To ask the Secretary of State for Work and Pensions how many households in (a) England and (b) London were affected by council tax benefit restrictions in each year since 1998; and what his estimate is of (i) the savings to the Exchequer in each year consequent upon these restrictions and (ii) the average cost to those households affected. 
Council Tax Benefit restrictions were introduced on 1 April 1998. Anyone receiving Council Tax Benefit on 31 March 1998 was entitled to transitional protection and was not subject to restrictions. Information on those cases where restrictions apply was not collected before 1999.The available information is in the following tables.
|Households where Council Tax Benefit is restricted to Band E in England and London at May 2000 and 2001|
1. Figures are based on a 1 per cent. sample and are subject to a degree of sampling variation.
2. The data refer to households claiming Council Tax Benefit which may be a single person, a couple or a family. More than one household can live in one property, for example two or more adults in a flat or house share arrangement.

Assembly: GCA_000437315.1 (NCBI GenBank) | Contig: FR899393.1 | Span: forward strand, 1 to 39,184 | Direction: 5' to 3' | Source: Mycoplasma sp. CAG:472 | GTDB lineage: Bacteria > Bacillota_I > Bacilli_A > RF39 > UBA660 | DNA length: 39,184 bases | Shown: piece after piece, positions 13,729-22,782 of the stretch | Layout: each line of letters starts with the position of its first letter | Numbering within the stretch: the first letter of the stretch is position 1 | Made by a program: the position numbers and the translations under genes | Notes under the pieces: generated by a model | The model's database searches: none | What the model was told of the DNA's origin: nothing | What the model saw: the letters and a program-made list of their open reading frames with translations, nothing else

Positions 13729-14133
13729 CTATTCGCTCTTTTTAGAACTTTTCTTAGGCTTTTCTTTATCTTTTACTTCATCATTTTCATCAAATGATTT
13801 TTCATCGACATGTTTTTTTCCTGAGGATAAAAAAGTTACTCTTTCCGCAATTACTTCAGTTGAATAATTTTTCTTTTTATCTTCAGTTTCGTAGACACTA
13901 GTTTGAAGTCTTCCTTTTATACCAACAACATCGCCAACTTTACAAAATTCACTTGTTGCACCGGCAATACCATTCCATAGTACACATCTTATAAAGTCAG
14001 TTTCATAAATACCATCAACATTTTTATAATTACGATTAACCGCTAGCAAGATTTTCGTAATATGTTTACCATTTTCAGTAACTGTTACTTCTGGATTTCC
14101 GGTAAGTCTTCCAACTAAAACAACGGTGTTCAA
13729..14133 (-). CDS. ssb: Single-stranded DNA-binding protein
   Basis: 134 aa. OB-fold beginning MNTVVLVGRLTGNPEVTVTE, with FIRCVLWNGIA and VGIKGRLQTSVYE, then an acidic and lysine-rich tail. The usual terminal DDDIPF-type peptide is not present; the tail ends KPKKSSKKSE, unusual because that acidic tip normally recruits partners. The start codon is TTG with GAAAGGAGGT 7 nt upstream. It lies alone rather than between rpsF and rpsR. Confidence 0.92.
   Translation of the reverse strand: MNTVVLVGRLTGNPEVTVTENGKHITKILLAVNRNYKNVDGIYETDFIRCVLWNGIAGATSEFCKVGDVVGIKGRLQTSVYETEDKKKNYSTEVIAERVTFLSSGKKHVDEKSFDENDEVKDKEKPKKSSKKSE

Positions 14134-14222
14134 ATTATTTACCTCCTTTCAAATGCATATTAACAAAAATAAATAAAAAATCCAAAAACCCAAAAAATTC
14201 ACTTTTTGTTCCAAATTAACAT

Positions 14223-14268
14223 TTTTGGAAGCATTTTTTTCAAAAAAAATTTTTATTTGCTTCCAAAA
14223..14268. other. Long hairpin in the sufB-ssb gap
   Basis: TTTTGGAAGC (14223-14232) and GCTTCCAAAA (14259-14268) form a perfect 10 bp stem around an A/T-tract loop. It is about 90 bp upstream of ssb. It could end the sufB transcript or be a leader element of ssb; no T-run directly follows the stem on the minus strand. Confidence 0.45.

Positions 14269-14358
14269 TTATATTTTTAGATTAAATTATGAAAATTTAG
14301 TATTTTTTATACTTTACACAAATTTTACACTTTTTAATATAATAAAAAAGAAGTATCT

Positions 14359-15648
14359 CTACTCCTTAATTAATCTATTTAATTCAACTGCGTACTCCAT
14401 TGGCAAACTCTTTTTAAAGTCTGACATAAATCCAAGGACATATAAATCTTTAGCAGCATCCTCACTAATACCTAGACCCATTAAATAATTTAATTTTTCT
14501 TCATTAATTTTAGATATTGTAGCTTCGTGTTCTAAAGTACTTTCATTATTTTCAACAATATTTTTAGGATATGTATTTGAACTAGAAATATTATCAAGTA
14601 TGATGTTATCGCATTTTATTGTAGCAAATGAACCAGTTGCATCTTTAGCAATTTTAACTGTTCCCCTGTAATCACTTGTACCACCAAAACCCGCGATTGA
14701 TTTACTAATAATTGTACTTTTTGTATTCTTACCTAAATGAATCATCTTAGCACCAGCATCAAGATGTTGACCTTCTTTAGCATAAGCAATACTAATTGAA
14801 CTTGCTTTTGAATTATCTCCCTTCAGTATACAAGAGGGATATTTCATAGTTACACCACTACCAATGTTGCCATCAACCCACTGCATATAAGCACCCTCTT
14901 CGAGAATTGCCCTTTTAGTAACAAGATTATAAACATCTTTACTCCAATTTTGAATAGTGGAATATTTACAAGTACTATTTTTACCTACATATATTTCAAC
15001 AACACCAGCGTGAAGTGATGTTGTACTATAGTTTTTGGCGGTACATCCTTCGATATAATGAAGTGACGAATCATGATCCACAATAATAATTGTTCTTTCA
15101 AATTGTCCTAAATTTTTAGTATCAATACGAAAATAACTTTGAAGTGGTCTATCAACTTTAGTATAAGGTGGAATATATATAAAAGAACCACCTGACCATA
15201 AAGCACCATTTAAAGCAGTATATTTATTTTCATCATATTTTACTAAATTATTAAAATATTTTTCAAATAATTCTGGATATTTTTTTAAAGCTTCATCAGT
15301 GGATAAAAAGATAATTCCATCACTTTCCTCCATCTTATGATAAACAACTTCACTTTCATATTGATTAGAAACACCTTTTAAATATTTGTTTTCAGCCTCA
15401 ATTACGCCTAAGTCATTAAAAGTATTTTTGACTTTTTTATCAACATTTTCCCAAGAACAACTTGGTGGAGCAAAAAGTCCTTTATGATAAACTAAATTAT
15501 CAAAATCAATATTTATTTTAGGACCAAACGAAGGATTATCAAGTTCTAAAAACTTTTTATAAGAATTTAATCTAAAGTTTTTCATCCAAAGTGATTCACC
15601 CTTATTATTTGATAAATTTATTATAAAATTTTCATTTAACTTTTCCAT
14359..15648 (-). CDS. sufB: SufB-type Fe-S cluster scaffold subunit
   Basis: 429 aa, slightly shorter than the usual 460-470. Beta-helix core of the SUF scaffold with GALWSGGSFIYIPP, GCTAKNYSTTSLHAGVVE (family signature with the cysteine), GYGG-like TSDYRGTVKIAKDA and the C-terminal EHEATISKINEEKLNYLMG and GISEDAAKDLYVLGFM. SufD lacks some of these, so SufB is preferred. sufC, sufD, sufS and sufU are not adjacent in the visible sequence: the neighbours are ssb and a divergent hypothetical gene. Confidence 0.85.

3. The totals include estimates for local authorities that have not responded. These estimates are based on historical and regional data. This type of estimate is standard practice in reporting totals where there have been non-respondents.
4. The figures have been rounded to the nearest thousand.
5. Totals exclude any Second Adult Rebate cases.
Housing Benefit and Council Tax Benefit Management Information System, Annual 1 per cent. sample, taken in May 1999, 2000 and 2001.
Estimated annual savings from Council Tax Benefit restrictions,
1. The Average costs refer to households claiming Council Tax
Benefit which may be a single person, a couple or a family. More
than one household can live in one property, for example two or
more adults in a flat or house share arrangement.
2. Savings figures are rounded to the nearest £500,000.
3. Average restriction figures are rounded to nearest 25p.